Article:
Can Rainwater in Your Septic Tank be a Problem?

The winter season brings lots of rain, which can cause serious problems with your septic tank. Excess rainwater can cause a septic tank to become a health hazard, spreading disease and contaminating water sources. We explore what impacts rainwater and flooding can have on a septic tank system and what you can do to protect yours below. Read on to learn how rainwater in a septic tank can cause problems.


How does rain affect the septic tank?

Normally, the liquid material in a septic system (effluent) flows through the drain field for purification before being dispersed into the soil. When it rains, the soil fills with water. The excess water limits the drain field’s ability to release liquid, leading to dangerous levels in the tank. If this happens, septic waste could begin backing up in drains and overflowing on the lawn.


How do I know if my septic tank is flooding?

It can be difficult to tell if your system has flooded due to excessive rainwater. The signs are similar to a blocked pipe or a system that needs pumping. You may have a problem if you have recently experienced heavy rain and noticed your drains are sluggish, backing up, or gurgling. The same applies to your toilet draining slowly; it’s time to call in the experts!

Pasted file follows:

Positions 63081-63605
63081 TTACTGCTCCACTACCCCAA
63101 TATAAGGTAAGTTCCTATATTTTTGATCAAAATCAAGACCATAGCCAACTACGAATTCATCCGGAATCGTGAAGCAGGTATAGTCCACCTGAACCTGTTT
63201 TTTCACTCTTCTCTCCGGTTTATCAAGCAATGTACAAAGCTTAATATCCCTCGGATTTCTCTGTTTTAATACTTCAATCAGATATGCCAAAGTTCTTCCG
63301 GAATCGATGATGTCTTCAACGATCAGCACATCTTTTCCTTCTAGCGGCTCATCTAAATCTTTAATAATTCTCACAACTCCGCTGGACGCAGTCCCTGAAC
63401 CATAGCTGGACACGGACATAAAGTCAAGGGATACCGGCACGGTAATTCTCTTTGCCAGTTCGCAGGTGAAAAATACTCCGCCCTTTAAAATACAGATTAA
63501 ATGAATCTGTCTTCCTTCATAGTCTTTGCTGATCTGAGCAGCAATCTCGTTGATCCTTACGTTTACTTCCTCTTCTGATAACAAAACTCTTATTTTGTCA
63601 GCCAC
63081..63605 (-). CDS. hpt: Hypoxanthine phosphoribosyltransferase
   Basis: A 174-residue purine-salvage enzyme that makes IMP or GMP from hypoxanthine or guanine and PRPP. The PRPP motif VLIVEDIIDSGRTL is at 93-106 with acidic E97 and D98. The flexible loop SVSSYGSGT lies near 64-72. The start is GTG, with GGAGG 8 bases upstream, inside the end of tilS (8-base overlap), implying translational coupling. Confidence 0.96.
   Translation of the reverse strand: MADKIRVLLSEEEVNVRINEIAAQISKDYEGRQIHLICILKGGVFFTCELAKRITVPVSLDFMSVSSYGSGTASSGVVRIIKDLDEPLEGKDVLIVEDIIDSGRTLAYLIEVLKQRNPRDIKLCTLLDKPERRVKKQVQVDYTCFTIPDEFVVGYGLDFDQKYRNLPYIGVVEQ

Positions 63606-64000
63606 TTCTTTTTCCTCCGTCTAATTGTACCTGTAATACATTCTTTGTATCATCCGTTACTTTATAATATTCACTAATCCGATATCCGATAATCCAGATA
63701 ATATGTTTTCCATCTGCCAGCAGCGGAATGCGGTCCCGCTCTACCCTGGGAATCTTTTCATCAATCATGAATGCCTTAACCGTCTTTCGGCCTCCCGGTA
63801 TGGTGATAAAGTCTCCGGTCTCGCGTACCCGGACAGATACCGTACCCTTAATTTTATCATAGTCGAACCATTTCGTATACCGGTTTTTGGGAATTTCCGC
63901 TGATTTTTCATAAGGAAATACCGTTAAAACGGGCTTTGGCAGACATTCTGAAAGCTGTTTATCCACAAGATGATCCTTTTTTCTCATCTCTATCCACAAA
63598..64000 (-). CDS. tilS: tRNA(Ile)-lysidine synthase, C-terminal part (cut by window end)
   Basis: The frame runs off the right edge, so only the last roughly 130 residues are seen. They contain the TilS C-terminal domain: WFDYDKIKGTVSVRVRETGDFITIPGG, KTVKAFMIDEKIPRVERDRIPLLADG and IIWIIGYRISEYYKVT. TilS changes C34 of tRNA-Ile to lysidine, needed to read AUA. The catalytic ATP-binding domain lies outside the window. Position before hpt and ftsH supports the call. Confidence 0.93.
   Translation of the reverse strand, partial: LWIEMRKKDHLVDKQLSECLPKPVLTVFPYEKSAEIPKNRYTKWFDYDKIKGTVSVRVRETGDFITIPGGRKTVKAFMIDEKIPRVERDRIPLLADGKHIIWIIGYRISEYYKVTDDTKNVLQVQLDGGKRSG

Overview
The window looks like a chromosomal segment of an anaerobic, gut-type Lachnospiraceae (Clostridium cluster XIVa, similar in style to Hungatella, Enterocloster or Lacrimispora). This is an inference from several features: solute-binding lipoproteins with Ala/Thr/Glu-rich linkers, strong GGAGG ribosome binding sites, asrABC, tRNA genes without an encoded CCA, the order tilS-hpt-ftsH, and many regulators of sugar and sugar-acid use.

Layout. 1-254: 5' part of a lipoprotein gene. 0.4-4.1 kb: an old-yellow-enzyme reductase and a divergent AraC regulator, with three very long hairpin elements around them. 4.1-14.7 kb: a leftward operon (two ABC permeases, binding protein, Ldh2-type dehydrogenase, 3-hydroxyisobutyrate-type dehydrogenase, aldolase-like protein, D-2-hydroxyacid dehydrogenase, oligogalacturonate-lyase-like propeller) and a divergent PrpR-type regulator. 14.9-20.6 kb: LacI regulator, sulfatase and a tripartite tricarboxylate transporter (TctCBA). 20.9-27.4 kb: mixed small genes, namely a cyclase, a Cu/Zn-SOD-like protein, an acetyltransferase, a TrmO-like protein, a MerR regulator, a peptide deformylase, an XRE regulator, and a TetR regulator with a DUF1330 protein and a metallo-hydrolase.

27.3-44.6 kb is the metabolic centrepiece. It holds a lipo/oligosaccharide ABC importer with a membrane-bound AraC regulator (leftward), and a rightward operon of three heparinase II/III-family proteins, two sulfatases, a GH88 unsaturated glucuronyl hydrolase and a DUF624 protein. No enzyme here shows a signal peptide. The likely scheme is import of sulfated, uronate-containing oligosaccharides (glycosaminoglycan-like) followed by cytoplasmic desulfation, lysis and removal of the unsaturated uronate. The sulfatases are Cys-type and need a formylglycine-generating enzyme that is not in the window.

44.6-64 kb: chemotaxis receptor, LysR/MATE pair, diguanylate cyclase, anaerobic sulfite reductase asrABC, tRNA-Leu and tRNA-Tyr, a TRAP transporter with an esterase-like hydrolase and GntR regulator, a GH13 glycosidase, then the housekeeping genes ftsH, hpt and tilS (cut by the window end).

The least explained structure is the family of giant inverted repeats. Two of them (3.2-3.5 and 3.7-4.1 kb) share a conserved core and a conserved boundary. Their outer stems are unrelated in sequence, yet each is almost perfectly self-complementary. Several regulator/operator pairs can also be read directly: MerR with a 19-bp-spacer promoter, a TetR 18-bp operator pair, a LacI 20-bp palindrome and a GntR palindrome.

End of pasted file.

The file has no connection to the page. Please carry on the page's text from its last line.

How do I prevent rain from flooding my septic tank?

You can take precautions before the rain hits to prevent issues with your septic tank. The best thing you can do is keep the tank regularly maintained. Pumping the septic tank or getting a septic tank service every 3-5 years will keep the solid side of the tank from overflowing into the liquid side where the soil drains. Keep heavy vehicles away from the area. Cars and other vehicles can compact the soil around the drain field, decreasing the area’s absorption. When it’s raining, avoid heavy water usages, such as long showers, baths, and laundry.


If my tank floods, how do I fix it?

If you suspect your tank may have flooded, it’s best to let the experts deal with it. Pumping the tank may seem like a good idea, but when the tank is unnaturally full of water, pumping can cause damage. The problem is not the septic tank but the saturated soil in the drain field. The best action is to quit using the system until the flooded water recedes and the soil around the drain field area dries out.


Reduce the amount of water in the soil by rerouting rainwater from your roof gutters away from the drain field. Stop using the garbage disposal and dishwasher. Do not run water while brushing your teeth. Once dried out, your habits can return to normal.


Don’t wait till it’s too late. Schedule a regular septic tank clean with Streamline.

Do you need help with wastewater maintenance? Streamline Environmental and Drainage can help. If problems with your septic system go unnoticed, they could lead to back-ups or leaks that could warrant a complete replacement, costing you thousands of dollars! We offer industry-leading septic tank servicing and cleaning, following the best practice for every client. Get in touch with us today to discuss your septic tank needs.